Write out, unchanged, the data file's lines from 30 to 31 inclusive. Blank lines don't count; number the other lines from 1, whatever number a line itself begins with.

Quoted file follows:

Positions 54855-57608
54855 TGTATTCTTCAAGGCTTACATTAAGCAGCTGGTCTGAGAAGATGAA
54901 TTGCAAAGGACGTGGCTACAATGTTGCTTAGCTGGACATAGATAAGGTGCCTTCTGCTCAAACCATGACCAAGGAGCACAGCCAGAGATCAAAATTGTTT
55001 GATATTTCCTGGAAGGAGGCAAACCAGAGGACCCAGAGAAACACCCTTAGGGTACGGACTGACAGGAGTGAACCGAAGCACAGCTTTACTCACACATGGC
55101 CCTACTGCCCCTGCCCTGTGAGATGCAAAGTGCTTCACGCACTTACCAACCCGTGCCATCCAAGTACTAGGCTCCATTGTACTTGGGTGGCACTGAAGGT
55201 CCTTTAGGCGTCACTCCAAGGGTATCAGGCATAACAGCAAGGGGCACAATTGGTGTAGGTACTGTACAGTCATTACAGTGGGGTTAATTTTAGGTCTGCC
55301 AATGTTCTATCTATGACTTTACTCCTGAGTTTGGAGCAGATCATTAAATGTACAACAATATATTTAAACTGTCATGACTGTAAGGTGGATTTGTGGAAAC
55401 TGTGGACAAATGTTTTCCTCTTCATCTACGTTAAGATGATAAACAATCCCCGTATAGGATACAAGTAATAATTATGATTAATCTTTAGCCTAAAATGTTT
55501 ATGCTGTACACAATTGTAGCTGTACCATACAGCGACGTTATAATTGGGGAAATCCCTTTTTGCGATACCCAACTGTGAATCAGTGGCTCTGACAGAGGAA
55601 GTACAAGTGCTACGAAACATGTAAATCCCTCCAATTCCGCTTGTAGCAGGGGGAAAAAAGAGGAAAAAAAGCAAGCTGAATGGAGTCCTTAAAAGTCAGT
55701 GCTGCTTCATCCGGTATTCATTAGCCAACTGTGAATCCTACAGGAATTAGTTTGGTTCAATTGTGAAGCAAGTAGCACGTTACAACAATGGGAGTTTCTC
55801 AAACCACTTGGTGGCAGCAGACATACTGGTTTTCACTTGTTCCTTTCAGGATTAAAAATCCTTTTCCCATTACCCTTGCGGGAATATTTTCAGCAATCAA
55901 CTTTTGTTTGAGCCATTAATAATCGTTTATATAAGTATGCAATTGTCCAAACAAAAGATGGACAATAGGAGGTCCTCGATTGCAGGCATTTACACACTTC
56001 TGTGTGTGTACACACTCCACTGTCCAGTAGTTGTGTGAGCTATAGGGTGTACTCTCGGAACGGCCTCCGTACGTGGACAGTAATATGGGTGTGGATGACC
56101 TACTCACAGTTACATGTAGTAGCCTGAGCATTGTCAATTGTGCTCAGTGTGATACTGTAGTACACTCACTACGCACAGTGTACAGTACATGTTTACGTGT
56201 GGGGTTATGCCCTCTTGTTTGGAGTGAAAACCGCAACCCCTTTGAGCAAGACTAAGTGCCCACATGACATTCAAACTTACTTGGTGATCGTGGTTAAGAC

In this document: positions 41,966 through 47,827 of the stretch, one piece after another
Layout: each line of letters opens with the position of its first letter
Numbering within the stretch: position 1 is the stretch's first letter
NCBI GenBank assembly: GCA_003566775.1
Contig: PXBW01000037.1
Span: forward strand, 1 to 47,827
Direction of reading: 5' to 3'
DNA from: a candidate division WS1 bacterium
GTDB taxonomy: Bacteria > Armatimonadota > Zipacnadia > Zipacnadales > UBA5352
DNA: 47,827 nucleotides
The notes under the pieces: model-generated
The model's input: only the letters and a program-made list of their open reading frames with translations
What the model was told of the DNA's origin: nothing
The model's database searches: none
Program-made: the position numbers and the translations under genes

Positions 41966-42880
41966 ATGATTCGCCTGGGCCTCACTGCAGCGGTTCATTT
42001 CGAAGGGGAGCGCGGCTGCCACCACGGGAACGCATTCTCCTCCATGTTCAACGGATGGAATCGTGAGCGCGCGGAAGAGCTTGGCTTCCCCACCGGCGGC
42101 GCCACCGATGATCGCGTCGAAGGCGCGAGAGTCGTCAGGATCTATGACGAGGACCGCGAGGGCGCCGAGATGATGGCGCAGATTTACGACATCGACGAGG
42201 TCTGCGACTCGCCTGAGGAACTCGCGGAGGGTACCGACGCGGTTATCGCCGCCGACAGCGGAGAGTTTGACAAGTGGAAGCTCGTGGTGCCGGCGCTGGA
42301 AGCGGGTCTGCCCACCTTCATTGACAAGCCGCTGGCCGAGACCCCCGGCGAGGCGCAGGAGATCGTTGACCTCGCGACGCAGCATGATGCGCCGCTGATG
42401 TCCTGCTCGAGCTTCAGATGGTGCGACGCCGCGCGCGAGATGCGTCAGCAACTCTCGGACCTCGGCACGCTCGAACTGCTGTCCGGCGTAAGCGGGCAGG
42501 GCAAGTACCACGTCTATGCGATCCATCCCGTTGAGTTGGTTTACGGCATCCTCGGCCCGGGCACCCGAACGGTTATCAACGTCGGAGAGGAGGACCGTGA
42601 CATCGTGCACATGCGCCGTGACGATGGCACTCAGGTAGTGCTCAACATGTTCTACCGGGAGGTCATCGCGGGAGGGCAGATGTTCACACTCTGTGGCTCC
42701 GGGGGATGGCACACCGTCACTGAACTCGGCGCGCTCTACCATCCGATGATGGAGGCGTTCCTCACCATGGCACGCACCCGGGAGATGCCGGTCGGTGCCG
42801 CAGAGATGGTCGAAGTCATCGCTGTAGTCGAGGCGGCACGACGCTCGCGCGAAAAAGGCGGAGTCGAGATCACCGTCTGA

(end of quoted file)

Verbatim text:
The model's database searches: none
Program-made: the position numbers and the translations under genes